Israeli lawmakers voted Monday to dissolve the parliament and hold elections on March 17, making the current government one of the shortest-lived in the country's history.
With some cellphone cameras flashing but no objections, lawmakers passed the motion at the end of an hours-long discussion of last-minute legislation that included no-confidence motions and harsh criticism of Prime Minister Benjamin Netanyahu's government.
Lawmaker Dov Khenin called the Netanyahu government "bad and dangerous" and said it had blocked all chances for a political solution to Israel's conflict with the Palestinians and the wider Arab world. Jamal Zahalka accused Netanyahu and his ministers of giving orders that killed thousands of Palestinians in the Gaza Strip, and called for a no-confidence vote that would be a "harsh indictment against a criminal government."
The last law passed by the Knesset before it voted to disband was a bill allowing the jailing of African migrants entering Israel illegally. This was the government's third bid to pass the controversial law, after the Supreme Court ruled that two previous bills approved by parliament were unconstitutional violations of rights, and threw them out.
In a statement after the vote, the community of African asylum seekers and refugees expressed "deep sorrow" over the bill. "A majority of lawmakers … would rather hide us in a desert jail than look reality in the eye. We are asylum seekers, not criminals," they said. A group of Israeli rights organizations said they would appeal the law to the high court again.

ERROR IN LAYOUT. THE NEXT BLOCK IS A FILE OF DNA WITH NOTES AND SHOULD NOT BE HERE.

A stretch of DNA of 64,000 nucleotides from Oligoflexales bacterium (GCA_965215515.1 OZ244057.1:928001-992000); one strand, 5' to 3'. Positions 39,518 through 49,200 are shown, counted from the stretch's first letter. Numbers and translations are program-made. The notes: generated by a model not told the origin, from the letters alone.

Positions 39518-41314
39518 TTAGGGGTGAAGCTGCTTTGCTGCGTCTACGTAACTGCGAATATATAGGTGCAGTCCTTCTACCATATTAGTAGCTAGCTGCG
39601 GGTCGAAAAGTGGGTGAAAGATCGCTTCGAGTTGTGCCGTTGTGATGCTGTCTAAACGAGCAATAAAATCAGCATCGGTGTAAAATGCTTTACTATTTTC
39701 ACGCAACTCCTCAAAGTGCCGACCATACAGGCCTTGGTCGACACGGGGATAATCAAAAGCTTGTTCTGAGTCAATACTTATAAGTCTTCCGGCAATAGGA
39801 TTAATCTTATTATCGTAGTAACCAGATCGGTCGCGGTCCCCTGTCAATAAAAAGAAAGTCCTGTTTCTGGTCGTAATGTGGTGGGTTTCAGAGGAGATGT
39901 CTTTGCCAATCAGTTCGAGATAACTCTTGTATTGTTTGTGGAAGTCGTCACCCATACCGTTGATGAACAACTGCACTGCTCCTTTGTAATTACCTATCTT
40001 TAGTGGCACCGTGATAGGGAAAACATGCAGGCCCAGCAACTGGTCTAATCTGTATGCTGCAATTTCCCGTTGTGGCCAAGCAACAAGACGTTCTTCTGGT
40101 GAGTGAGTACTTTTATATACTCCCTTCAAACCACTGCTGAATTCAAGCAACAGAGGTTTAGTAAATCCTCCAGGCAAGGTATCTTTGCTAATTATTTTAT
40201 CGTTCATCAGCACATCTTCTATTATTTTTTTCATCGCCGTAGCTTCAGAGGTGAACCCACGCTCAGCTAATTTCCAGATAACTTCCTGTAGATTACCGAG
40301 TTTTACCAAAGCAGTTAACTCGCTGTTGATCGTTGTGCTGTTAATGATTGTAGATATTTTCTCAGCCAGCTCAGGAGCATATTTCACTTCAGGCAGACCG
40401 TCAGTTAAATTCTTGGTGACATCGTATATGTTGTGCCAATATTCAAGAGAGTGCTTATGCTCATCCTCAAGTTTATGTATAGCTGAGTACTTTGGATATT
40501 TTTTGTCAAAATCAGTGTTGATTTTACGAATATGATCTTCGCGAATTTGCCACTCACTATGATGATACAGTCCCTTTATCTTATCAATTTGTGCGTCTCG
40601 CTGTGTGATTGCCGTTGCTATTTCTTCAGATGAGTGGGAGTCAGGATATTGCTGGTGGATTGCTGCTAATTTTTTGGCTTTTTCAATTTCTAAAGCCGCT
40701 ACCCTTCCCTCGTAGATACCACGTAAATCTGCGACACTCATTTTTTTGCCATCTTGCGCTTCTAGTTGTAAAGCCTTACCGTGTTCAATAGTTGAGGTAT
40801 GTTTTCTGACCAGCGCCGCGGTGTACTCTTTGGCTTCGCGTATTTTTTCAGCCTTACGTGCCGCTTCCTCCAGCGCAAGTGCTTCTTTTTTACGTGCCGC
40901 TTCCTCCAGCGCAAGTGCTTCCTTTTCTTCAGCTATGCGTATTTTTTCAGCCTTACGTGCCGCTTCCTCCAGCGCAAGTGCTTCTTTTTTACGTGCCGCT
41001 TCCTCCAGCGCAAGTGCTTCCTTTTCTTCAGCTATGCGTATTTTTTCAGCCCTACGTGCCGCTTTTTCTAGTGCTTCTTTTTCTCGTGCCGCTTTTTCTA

After a protracted political crisis that paralyzed the government, Netanyahu undid his ruling coalition last week when he fired two top ministers and lost four more and called for early elections, two years ahead of schedule.
The immediate crisis was sparked by a contested bill to declare Israel a Jewish state, as well as the proposed budget. The disputes unleashed deep-seated differences within Netanyahu's coalition that erupted into a fierce, personal confrontation between him and Justice Minister Tzipi Livni and Finance Minister Yair Lapid. Netanyahu fired them both in a dramatic, televised announcement.
Even before the vote, the election campaign was in full swing.
Addressing a business conference in Tel Aviv before the expected vote, Netanyahu called on voters to give him a "clear mandate" to handle economic, defense and diplomatic challenges Israel faces.
"This requires governability," Netanyahu said, referring to Israel's fractious political system that makes it difficult for governments to last.
Opposition leader Isaac Herzog declared his Labor Party would head the next government and lead the country "to a better future." Herzog urged legislators to "put ego aside" to allow the formation of a large center-left bloc to challenge the right-wing dominance that could give Netanyahu a fourth term.